Linda L's Dolly the Owl is all cut and ground now.  She had a few issues with the getting the small pieces that surround the Owls pupils to fit and then she learned the simple trick of working with a larger piece and then cutting it down.  We'll got into that as a tip of the week soon.

Jan  now has all of her glass cut ground, wrapped and tacked into place for her Plate Window.   I think she will begin soldering this when she comes back in and then when the front is completed we're going to attach the plate itself to the center so you'll be able to see just how beautiful this window is going to be.  


Brenda got her final border attached to her Beveled Transom Window and then cut a zinc channel to frame it all out for stability and strength.  She soldered the front side in record time which means that the second side will easily be completed upon her return.

Mimi is officially ready to begin soldering her Bull/O/Flag Window.   This week she ground the Bull's body to fit and then worked on the few fill-in pieces to complete her window.   She wrapped all of the pieces(!) and then tacked it all together.  I have absolutely no doubt that this will be completed upon her return.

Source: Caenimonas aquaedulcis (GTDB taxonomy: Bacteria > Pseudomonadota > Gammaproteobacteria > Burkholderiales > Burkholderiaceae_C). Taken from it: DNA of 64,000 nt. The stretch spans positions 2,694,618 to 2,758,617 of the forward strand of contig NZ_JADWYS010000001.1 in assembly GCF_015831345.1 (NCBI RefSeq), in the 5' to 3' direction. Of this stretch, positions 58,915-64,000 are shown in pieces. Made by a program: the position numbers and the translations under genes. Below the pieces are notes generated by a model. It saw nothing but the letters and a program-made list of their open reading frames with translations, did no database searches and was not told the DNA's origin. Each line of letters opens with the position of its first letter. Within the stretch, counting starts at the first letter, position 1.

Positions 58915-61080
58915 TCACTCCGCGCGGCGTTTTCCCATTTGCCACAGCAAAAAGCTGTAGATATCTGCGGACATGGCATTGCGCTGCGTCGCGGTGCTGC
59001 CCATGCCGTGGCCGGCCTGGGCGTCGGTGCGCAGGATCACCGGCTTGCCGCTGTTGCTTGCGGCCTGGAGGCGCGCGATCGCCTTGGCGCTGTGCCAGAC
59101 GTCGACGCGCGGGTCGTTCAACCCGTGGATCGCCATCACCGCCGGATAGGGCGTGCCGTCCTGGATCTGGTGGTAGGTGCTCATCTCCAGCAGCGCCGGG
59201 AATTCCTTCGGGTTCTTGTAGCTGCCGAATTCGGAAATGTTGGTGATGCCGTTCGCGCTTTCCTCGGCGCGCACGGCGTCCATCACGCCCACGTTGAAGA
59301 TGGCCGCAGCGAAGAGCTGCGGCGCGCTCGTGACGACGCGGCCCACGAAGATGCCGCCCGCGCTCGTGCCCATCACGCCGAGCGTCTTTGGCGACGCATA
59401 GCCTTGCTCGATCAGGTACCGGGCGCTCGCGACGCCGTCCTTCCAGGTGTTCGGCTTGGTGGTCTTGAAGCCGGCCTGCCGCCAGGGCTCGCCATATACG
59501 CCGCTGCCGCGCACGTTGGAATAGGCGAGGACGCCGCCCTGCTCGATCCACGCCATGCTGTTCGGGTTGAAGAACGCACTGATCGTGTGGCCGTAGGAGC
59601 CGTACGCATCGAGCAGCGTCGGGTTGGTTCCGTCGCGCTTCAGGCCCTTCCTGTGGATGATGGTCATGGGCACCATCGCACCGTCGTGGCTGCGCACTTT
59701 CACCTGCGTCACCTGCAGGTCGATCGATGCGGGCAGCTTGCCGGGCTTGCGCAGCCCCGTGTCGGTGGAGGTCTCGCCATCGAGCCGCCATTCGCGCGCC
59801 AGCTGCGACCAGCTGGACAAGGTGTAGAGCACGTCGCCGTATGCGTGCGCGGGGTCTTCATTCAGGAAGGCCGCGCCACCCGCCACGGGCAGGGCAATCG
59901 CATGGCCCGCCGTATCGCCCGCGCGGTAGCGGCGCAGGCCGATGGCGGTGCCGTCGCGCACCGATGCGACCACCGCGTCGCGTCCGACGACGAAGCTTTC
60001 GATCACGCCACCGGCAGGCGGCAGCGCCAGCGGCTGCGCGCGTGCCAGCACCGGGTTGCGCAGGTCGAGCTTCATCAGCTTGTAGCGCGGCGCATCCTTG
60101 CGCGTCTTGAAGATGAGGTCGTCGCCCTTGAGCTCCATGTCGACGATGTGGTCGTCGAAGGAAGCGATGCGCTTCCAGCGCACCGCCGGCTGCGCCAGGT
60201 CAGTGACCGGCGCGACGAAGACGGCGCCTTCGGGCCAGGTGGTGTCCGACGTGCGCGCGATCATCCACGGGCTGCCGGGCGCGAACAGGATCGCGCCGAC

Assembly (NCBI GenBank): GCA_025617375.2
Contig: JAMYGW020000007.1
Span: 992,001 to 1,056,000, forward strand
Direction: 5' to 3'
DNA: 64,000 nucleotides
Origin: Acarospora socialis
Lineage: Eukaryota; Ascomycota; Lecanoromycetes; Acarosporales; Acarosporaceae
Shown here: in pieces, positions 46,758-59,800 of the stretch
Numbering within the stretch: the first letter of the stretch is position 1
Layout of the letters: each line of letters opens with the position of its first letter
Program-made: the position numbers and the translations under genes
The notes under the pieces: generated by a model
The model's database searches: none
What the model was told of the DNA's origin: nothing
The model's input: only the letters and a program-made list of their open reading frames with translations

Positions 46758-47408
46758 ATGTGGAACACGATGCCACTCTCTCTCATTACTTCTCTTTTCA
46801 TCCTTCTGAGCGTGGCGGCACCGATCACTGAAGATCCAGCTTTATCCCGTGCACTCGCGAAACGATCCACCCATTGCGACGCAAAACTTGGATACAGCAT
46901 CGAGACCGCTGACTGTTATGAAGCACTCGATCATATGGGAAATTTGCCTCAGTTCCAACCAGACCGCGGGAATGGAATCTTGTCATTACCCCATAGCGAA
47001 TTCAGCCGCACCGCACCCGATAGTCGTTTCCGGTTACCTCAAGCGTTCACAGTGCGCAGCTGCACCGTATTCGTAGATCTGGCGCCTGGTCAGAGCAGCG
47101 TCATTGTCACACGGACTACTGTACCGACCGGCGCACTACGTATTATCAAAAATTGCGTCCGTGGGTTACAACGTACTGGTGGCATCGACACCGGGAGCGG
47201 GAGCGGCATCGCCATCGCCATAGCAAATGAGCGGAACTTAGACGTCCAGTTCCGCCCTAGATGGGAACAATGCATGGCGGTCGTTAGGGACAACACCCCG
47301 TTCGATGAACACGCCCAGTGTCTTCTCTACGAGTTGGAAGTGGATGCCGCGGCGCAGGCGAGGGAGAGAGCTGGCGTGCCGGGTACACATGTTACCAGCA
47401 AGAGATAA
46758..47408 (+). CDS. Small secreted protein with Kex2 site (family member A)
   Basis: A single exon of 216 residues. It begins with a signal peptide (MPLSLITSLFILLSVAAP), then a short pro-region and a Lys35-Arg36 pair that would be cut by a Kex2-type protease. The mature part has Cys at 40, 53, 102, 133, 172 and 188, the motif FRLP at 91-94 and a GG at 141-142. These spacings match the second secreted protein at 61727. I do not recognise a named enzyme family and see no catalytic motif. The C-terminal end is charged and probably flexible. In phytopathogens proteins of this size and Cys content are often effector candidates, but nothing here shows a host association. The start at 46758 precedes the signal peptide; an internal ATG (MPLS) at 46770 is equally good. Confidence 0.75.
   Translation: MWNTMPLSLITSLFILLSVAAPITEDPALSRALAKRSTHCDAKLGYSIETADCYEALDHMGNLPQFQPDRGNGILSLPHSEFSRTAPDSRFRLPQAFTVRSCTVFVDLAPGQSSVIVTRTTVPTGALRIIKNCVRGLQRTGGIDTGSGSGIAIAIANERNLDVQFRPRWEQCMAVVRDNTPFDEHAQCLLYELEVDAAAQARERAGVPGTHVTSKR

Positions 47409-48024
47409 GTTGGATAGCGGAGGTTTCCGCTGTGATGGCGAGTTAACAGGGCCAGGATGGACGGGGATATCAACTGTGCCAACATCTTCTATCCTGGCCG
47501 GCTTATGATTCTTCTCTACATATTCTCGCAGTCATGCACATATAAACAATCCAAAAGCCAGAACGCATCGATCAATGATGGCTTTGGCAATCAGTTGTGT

Becky S is starting a very intricate Sea Horse Window and she drew out the pattern in class this week all the while making little changes here and there.  There were more than a few superfluous lead lines in the original pattern but the one that Becky is now working from is lean and mean.   She's got a great deal of her glass picked out so we should see her cutting out glass upon her return.

And Myrt was off at an Alcohol Club Meeting this week but she promises to come back to us next week.   Or was that the Garden Club that she went to?  I love to tease but I honestly hope she had as good a time as we did on Tuesday night.

Bayou Salé GlassWorks